As an NRI looking to invest in Indian real estate, while real estate investment options may be multiple, the NRI home loan rules are not the same as that for resident Indians. So what does an NRI need to keep in mind when opting for a home loan in India? Here’s everything you need to know and more!
NRI Investment in Indian real estate is considered one of the most lucrative investment options for NRIs given the kind of long-term results and the security backup real estate offers. More often than not, however, NRIs also find themselves hassling for information around not only what property to invest in, but also, around the financing for the property in terms of home loans.
It must be noted that as an NRI investing in Indian real estate, it is highly recommended to not buy the property with hard cash but to take a loan (even if you have the money). This is because banks and other financial institutions conduct private research on the overall viability of a property which, in turn, offers added security to the NRI investor.
On those lines, if you are an NRI opting to take a home loan in India, here's what you need to keep in mind:
1. Understand the definition of an 'NRI'
As per the FEMA and the Income Tax Act, in order for you to qualify to buy a property in India as an NRI until the budget for 2020-21 was announced, NRI’s needed to have resided outside India for at least 183 days or more. After the 2020-21 budget, however, the timeline was revised to 245 days. Hence, for you to be able to buy property in India as an NRI, you should have resided in a country outside India for a mini of 245 days.
It must also be noted that FEMA (Foreign Exchange Management Act) determines one’s eligibility on the basis of one’s residence (NRI or India), whereas, the Income Tax Act determines the tax obligation.
2. Understand the eligibility criteria for NRI home loan applicants
If you are planning to apply for a home loan to buy a property in India, here is the eligibility criteria you will need to meet:
- Minimum 2 years of work experience in the foreign country of residence at the time of loan application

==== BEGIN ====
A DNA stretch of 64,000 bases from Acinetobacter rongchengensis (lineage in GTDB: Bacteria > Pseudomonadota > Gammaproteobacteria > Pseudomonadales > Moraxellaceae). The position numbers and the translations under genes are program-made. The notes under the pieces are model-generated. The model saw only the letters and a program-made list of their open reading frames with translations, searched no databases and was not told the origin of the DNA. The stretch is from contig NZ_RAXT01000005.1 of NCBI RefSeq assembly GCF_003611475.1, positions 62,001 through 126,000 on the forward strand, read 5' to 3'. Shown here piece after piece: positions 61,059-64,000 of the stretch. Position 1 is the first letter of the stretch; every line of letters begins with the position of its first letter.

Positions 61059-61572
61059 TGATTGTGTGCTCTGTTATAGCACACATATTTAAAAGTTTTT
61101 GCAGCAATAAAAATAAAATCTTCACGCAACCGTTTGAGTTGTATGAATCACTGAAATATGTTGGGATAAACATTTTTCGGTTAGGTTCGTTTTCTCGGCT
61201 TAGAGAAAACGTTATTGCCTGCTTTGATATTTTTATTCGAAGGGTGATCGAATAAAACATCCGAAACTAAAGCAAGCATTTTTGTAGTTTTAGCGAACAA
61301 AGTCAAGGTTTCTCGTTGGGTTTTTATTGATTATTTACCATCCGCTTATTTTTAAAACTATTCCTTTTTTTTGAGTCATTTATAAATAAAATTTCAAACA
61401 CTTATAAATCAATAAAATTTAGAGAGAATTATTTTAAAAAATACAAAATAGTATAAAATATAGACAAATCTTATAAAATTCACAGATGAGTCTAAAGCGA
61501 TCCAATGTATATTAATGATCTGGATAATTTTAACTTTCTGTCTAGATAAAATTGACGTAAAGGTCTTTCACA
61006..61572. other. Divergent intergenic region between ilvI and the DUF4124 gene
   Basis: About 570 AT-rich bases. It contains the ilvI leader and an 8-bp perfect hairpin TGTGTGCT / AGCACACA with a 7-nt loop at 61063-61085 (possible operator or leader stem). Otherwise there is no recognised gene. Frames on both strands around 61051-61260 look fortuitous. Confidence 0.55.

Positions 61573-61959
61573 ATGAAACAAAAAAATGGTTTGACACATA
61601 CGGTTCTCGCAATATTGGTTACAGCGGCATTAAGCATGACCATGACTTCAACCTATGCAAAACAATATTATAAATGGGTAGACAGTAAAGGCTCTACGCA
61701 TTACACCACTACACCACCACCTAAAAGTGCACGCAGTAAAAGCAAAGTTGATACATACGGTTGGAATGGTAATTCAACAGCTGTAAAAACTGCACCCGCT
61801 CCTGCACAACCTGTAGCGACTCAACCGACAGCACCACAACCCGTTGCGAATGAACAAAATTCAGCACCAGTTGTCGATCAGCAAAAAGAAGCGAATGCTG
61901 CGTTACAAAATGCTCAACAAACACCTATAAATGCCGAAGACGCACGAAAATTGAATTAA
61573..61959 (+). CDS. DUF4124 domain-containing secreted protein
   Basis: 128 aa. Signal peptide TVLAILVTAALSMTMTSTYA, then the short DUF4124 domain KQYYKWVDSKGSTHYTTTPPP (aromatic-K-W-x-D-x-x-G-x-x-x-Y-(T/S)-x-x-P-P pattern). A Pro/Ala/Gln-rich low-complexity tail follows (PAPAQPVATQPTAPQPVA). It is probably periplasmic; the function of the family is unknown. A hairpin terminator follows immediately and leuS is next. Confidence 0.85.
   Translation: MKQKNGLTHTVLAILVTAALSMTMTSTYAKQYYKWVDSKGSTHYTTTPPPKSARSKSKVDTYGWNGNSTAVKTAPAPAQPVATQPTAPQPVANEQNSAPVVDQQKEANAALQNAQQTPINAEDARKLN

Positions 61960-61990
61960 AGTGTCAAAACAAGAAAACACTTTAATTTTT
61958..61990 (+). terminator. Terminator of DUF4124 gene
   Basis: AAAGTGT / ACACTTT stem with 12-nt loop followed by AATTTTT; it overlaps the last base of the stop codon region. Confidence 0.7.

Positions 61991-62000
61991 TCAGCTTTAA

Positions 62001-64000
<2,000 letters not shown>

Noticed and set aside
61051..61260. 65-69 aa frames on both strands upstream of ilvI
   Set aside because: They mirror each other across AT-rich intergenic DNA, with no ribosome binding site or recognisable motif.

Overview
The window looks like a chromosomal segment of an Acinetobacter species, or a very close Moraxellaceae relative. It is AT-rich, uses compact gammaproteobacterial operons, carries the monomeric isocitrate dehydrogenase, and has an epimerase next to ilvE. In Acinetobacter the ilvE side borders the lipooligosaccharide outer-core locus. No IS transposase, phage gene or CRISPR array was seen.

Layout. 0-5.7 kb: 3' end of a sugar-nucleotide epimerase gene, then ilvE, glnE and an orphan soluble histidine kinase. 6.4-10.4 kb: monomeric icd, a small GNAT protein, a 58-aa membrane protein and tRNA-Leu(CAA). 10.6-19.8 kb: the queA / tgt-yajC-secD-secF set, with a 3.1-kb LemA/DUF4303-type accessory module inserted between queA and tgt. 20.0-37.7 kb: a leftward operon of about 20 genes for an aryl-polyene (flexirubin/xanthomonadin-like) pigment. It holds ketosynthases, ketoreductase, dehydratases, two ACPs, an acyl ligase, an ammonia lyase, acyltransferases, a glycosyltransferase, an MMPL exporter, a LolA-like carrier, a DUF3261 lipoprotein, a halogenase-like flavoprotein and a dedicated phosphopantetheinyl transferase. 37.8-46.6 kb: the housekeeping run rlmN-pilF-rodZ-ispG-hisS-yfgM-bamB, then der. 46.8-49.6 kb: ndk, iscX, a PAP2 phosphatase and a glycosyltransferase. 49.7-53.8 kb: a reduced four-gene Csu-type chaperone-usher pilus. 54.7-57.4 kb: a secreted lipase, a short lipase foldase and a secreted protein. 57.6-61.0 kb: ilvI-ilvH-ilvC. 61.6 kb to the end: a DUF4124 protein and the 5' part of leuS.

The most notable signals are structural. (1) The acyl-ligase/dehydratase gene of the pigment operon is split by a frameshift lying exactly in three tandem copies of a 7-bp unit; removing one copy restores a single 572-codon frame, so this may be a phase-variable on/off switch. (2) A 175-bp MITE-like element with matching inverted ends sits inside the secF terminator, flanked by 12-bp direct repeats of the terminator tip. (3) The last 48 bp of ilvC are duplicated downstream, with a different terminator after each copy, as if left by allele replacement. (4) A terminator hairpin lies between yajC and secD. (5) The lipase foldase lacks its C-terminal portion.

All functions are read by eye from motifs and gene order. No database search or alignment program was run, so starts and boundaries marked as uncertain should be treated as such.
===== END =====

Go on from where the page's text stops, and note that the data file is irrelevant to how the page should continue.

- The loan tenure cannot be of a range beyond 20-30 years
- The applicant should not be more than 60 years of age
Once these criteria are met, the lender will decide the loan-to-value (LTV) ratio on the basis of the applicant’s age and income.
3. Learn about the home loan repayment procedure
For you, as an NRI, to be able to repay your loan to the lender, you need to be sure that you have access to the legally allowed options. you can opt for one of the following methods-
- Transferral of money from your overseas bank account through regular banking channels
- Post-dated cheques
- Electronic Clearance Service (ECS)
- Issue of cheques from a local’s bank account
4. Explore the power of Attorney (PoA) requirement
As an NRI applying for a loan in India, you will also need to appoint a Power of Attorney (PoA) in India. This is a mandatory bank requirement while sanctioning loans because the bank will need to have a local point of contact while you are away. This PoA could be any Indian resident; your friend, family, or acquaintance.
5. Hire a legal counselor or conduct private research on the taxation laws
As an NRI purchasing property in India, you will also further need to learn about the taxation laws in India pertaining to home loans. Here’s what you need to keep in mind:
- You will have to have a plan for taxation in India as well as for your foreign country of residence.
- You will need to be receptive and prepared for foreign currency fluctuations. This is because while your Indian house will be bought in Indian rupees, your income would still be in a foreign currency.
- Additionally, it is also a healthy practice to keep yourself updated with tax, finance, and foreign investment (FEMA) policies.
6. Understand the NRI cost of ownership
NRI cost of ownership for NRI property investment in India is defined as follows:
Price to be paid to the seller/ developer in INR + Forex losses/ gains during the purchase of the asset + Statutory dues to be paid in India and abroad + The cost of capital (bank loan interest)
This means, for example, let’s assume you are living in Dubai and earning in Dirhams. Now, if the INR becomes stronger than the AED, the cost of ownership will increase each year, for projects under construction. If you buy a ready-to-move-in flat. however, it may be more profitable because the cost of ownership is then locked down in Indian rupees and not subjected to FOREX fluctuations.
7. Compare the home loan options in India v/s your resident country
If you are an NRI in a country that has a bank with branches in India too, you may be allowed to obtain a home loan from that bank. It is recommended to explore this option in detail and if possible, opt for a home loan from a bank in your country (ensuring it is a bank with branches in India).
This is primarily because the cost of debt is typically cheaper in countries outside India because the banks, owing to the corresponding relationships and branches in India, provide loans at comparatively lower rates and without being troubled by FOREX fluctuations. In contrast, however, if you take the loan from an Indian branch, you will be vulnerable to currency fluctuation risks.